(1) * * * On-site review requirements for afterschool snacks are set forth in § 210.4a(s).

(2) School food authority claims review process. Prior to the submission of a monthly Claim for Reimbursement, each school food authority must review the meal count data for each school under its jurisdiction to ensure the accuracy of the monthly Claim for Reimbursement. The objective of this review is to ensure that monthly claims include only the number of free, reduced price and paid lunches and afterschool snacks served on any day of operation to children currently eligible for such lunches and afterschool snacks.

(i) Any school food authority that was found by its most recent administrative review conducted in accordance with § 210.18, to have no lunch counting and claiming violations may:

* * * * *

(4) Follow-up activity. The school food authority must promptly follow-up through phone contact, on-site visits or other means when the internal controls used by schools in accordance with paragraph (a)(2) of this section or the claims review process used by schools suggest the likelihood of meal count problems. When problems or errors are identified, the meal counts must be corrected prior to submission of the monthly Claim for Reimbursement. Improvements to the meal count system must also be made to ensure that the meal counting system consistently results in meal counts of the actual number of reimbursable free, reduced price and paid lunches and afterschool snacks served for each day of operation.

* * * * *

(b) * * *

(2) State agency claims review process. The State agency must review each school food authority's Claim for Reimbursement, on a monthly basis, in an effort to ensure that monthly claims are limited to the number of free and reduced price lunches and afterschool snacks served, by type, to eligible children.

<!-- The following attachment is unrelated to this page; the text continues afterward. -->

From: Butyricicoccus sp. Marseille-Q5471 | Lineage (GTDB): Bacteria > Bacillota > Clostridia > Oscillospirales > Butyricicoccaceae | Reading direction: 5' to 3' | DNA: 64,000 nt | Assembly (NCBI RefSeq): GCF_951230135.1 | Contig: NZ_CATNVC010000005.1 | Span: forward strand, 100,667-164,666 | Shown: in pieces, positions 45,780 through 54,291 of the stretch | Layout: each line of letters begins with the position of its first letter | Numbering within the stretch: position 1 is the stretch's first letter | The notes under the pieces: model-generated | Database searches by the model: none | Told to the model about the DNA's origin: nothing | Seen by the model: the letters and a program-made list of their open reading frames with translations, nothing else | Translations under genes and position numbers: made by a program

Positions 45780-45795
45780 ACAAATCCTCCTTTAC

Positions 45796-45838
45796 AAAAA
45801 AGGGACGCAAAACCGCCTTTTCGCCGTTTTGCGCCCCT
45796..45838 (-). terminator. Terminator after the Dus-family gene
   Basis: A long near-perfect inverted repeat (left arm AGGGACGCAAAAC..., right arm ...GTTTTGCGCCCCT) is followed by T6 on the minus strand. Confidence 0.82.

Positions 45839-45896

* * * * *

(ii) * * * Such alternative analyses must meet the objective of ensuring that the monthly Claims for Reimbursement are limited to the numbers of free and reduced price lunches and afterschool snacks served, by type, to eligible children.

* * * * *

(4) Corrective action. The State agency must promptly take corrective action with respect to any Claim for Reimbursement which includes more than the number of lunches and/or afterschool snacks served, by type, to eligible children. * * *

(c) * * * Such data must include, at a minimum, the number of free, reduced price and paid lunches and afterschool snacks served to eligible children. * * *

(1) * * * Unless otherwise approved by FNS, the Claim for Reimbursement for any month must include only lunches and afterschool snacks served in that month except if the first or last month of operation for any school year contains 10 operating days or less, such month may be combined with the Claim for Reimbursement for the appropriate adjacent month. * * *

(2) October data. For the month of October as of the last day of operation, the State agency must also obtain, either through the Claim for Reimbursement or other means: the total number of children approved for free lunches; the total number of children approved for reduced price lunches; the total number of children enrolled in the school food authority and the total number of schools and sites claiming reimbursement for meals under the National School Lunch Program. * * *